Revolving doors are widely used by shops; they are quite effective at keeping heat in during Winter, and cool, conditioned air inside during Summer. Since shops are keen on not getting sued by people losing a limb or suffering other injury in doors of this type, the doors are fitted with some kind of emergency stop, whereby they cease revolving if anything untoward is happening.
Around here, a few supermakets have fitted shiny new, larger revolving doors with super-sophisticated safety systems: if you touch the door it stops, and a proximity detector works such that if you get within 30cm, it slows down to a snail's pace. This works fine if there are only a few people in the door at once, but the fun starts at busy times.
Since the new doors are larger than the old ones, the temptation is to fill them to capacity with people and trolleys. The problem is then that the proximity detector trips and slows down the door to almost stationary. Arguments then ensue as to who might be responsible - the people at the front, or the people at the back, each group defending itself vigorously.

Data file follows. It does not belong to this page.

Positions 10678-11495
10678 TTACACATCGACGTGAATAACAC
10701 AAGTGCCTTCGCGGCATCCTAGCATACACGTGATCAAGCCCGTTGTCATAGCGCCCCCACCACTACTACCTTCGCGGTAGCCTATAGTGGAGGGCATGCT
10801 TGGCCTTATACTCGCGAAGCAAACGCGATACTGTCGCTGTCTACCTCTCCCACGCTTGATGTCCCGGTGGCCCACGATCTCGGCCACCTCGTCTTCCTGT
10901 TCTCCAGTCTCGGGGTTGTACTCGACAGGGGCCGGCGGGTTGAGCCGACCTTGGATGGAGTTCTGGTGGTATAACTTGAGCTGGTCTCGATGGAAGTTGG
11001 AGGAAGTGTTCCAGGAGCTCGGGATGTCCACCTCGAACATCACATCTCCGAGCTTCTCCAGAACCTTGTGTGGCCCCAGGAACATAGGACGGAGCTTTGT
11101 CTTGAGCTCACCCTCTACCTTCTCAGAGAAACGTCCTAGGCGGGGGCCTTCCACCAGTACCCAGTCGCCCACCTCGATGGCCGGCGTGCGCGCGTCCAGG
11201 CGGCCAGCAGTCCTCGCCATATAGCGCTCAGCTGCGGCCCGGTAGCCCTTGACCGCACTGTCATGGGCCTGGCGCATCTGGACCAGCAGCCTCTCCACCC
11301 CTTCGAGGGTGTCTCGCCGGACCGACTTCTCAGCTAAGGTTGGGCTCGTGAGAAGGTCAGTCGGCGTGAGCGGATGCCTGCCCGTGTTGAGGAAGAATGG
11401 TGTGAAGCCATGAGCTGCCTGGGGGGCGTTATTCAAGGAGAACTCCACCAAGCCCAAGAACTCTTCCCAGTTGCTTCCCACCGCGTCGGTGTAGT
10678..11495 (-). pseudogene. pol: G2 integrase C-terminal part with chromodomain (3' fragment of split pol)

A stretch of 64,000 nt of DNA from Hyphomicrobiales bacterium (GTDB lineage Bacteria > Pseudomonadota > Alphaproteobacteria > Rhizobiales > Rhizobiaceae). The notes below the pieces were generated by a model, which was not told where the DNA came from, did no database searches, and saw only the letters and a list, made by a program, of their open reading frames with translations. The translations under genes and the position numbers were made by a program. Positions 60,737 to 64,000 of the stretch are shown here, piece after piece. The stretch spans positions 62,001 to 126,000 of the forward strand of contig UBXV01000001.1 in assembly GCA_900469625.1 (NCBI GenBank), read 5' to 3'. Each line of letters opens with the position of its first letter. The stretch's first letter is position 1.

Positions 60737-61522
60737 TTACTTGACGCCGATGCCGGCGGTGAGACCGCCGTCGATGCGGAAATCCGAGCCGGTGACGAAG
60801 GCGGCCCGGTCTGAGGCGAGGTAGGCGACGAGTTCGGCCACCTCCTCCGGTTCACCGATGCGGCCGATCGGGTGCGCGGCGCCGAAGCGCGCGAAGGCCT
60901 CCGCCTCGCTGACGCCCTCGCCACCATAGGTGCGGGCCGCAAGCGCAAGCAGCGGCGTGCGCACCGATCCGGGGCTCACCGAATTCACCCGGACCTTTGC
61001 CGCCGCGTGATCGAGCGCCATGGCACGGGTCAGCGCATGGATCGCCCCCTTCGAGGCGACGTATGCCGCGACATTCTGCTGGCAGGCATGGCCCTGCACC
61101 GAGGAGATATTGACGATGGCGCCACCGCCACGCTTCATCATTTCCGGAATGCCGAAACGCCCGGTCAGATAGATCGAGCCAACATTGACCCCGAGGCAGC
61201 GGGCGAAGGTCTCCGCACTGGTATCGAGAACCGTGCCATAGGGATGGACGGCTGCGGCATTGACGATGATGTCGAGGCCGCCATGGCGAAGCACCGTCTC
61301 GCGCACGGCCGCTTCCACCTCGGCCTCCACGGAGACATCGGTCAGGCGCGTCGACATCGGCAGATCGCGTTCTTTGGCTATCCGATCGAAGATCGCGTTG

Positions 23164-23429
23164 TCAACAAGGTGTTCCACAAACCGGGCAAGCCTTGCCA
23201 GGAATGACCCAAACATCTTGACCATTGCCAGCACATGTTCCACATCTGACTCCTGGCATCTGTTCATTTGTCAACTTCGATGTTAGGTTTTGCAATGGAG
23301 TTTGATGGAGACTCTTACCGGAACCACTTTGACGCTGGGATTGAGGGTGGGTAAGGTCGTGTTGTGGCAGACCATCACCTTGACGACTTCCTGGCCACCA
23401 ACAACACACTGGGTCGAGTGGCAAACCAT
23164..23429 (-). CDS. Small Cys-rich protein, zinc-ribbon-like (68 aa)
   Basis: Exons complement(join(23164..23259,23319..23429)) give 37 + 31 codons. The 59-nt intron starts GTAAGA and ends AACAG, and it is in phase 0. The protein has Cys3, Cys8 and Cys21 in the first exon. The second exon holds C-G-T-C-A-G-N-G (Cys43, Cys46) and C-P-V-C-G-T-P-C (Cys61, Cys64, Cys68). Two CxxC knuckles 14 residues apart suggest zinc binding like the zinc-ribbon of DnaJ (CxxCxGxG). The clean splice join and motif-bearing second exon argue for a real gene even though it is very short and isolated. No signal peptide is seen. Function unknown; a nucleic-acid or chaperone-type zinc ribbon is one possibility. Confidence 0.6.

To correct the problem, those at the front just have to stand still and wait for the door to move on a bit, but those at the back have to shuffle forwards in the limited space, compressing the people in the middle, until the door catches up with them again and slows down. Although it's easy to stay 30cm away from a door that is moving away from you, it is remarkably difficult to do the same with a door that is creeping up behind, especially if there are people in front of you.
Meanwhile, since it's a busy time, queues are forming outside of the door, with encouragement to the occupants from people who are keen to get on with their shopping.